Sep 13th, 2017, 01:54 AM

Switching Concrete for Green

By Signi Livingstone-Peters
Chamonix, Mont Blanc. Image credits: Flickr/voyageur12
There's no wifi in the forest, but I promise you'll find a better connection.

The phenomenon of "city living," is relatively new,  in terms of the millions of years that humans have been around. Since the very beginning of the earliest civilizations, people have continued to gravitate toward one another to live in more condensed areas, areas where they could communicate with one another, make friends, and find work more easily than in rural areas. As time progressed, these clustered civilizations grew into metropolises, where now, more than half of the worlds population resides. Of course, reasons for living in cities that were rudimentary in ancient times still exist today, such as easy access to work, health care, nutrition and better sanitation. The downsides of living amongst concrete walls have significant downsides for mental health, with growing issues such as increased stress levels and chronic illness as a result of pollution, expenses, and job stress. Most simply, humans are genetically bred to live rurally. Shocking mental health statistics for city dwellers in in comparison with people who spend significant time in the country portray an issue that needs attention as our world continues to urbanize.

Image credits: Flickr/Igor Gorshkov

With roots in the Pacific Northwest and a childhood spent in a particularly rural town in central Vermont, the move to Paris, a city of concrete buildings and a population of 2 million, (in stark contrast to the circa 1,000 people in my hometown in Vermont), was a shock. Although I've grown to love and appreciate my new lifestyle in the city, and the endless opportunities to experience art, a new language, interact with different cultures and even get food of my choice delivered to my door at 3 am (something that would not even be a remote possibility in rural Vermont) I still find myself craving greenery more often than not.


Image credits: Flickr/brue'

In light of a recent article published by BBC Earth, which discusses the scientific manifestation of how truly important being connected to a part of nature—even if it’s small—is crucial for a human’s mental health. I began to consider how the mental health of people in my own current city, and around the world may benefit by either getting out of the city for a couple of days, or interacting with nature in one way or another, at least once a day. In the “UK’s first month-long nature challenge", participants were encouraged to participate in connecting with nature at least once a day, for 30 consecutive days. The positive results of this experiment in regard to habitual city dwellers mental health proved both scientifically and statistically how significant interacting with nature on the regular is—and how much it can help resolve mental health issues that often stem from stress. Upon reading this study, I couldn't help but draw parallels between the feeling I got after being in Paris for weeks at a time with no exposure to nature or the outdoors, versus how refreshed I felt after being out of the city for the weekend or having just returned to Paris from Christmas or summer break in Vermont.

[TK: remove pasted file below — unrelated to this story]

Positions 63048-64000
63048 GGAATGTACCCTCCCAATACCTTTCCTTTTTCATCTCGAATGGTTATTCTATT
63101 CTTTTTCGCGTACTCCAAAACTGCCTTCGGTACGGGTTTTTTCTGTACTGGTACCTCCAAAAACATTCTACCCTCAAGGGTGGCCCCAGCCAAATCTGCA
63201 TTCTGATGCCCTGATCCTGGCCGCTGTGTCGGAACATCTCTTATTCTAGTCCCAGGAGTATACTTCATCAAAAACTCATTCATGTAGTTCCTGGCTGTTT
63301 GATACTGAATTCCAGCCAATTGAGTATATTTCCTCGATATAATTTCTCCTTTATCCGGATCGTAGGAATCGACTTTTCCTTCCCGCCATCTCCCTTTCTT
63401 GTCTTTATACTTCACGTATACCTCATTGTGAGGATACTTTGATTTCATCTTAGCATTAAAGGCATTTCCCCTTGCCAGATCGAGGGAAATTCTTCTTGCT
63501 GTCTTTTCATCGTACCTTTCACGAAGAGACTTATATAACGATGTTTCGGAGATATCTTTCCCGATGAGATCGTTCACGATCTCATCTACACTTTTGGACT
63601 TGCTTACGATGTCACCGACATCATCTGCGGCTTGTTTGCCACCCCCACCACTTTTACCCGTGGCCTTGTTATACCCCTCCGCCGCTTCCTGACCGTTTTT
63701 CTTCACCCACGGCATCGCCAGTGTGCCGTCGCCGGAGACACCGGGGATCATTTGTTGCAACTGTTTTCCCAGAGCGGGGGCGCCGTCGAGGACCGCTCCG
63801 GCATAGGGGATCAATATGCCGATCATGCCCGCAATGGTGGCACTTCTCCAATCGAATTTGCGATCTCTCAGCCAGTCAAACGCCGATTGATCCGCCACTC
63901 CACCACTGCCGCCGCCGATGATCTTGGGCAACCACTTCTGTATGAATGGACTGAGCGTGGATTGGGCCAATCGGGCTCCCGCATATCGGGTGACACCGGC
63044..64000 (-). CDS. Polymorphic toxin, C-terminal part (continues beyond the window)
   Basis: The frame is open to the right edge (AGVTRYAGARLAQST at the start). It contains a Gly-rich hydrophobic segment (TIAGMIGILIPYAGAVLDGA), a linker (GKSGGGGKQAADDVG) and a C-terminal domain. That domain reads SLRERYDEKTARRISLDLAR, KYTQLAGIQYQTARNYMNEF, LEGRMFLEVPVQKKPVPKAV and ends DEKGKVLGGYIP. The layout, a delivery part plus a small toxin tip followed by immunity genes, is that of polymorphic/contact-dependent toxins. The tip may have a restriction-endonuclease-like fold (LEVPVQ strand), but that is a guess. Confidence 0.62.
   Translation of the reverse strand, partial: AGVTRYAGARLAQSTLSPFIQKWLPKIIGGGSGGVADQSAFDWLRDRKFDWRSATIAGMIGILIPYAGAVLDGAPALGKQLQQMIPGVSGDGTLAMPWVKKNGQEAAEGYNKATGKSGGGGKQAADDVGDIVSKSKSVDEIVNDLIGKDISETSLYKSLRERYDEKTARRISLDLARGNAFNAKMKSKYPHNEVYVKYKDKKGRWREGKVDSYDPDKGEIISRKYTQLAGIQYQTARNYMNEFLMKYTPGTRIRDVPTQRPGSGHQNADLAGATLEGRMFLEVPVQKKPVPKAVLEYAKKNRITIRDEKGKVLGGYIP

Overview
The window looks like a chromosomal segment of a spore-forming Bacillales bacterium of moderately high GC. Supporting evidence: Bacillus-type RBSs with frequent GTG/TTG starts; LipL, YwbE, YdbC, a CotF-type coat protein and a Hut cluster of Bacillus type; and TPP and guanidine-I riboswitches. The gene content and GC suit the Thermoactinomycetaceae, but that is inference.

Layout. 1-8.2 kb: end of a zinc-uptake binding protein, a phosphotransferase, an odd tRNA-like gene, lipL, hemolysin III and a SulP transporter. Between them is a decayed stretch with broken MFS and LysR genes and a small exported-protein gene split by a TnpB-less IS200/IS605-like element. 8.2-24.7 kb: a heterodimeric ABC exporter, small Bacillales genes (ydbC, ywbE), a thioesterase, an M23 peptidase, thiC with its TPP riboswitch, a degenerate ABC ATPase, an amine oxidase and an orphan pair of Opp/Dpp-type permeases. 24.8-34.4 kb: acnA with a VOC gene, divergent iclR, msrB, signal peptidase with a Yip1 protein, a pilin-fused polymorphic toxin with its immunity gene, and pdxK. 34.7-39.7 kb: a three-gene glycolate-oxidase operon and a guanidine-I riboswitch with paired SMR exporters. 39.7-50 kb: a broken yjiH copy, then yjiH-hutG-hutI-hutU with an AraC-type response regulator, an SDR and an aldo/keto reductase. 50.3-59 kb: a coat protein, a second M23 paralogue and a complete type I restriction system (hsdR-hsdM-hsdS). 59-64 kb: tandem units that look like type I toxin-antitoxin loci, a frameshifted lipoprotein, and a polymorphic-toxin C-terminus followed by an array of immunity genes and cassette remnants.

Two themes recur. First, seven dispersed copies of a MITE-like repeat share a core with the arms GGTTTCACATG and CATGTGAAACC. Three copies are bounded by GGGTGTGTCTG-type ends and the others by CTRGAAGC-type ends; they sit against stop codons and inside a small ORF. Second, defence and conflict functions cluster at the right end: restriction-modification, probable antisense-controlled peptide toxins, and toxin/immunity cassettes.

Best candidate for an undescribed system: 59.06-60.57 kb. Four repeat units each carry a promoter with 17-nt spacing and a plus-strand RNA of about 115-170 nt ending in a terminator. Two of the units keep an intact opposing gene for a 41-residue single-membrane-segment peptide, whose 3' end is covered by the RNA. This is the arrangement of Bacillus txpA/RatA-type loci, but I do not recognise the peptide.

Here's a small list I've composed of villages and towns anywhere from 30 minutes to 6 hours from Paris to head south (or north) when the city life becomes overwhelming: 


Chamonix, Mont Blanc


Image credits: Flickr/ERIC STANISLAS

Only six hours from Paris, and one of my personal favorites, Chamonix is a stunning, world class mountain town that's peaks truly lie somewhere between heaven and earth. Take the OUIBUS from less than 70 euros roundtrip, or take a train to Geneva and catch one of the regular busses from the airport or city center to Chamonix. Hiking and climbing are available all year round, while ski season lasts from December through May. 

Bagnères-de-Luchon


Image credits: Flickr/Guillén Pérez

Located in the Haute-Garonne commune in south western France, Bagnères-de-Luchon is a small village located in the Pyrenee region close to the northern border of Spain. 7 hours away from Paris, Bagnères-de-Luchon makes for a perfect weekend trip where skiing, hiking, swimming on pristine lakes, and several spas are available. 

 Vallée de Chevreuse (RER Accessible) 


Image credits: Flickr/Jean Paul CERNY

Just circa half an hour outside of downtown Paris, Vallée de Chevreuse is a regional natural park that is located in the Ile de France region. Simply take RER B to stop St Remy Les Chevreuse, and there you'll find a free shuttle on Saturdays and Sundays for a day of reading, running, or relaxing outdoors. There are also many sight-seeing opportunities such as the Château de Rambouillet, Château de Breteuil and Port-Royale-des-Champs Abbaye. Cycling opportunities are also possible around the park's vast roads inside of the forest.

It's time to invest in a fern and start making notes on your calendars for health-orientated weekend getaways! (Disclaimer: doctor's note not included.)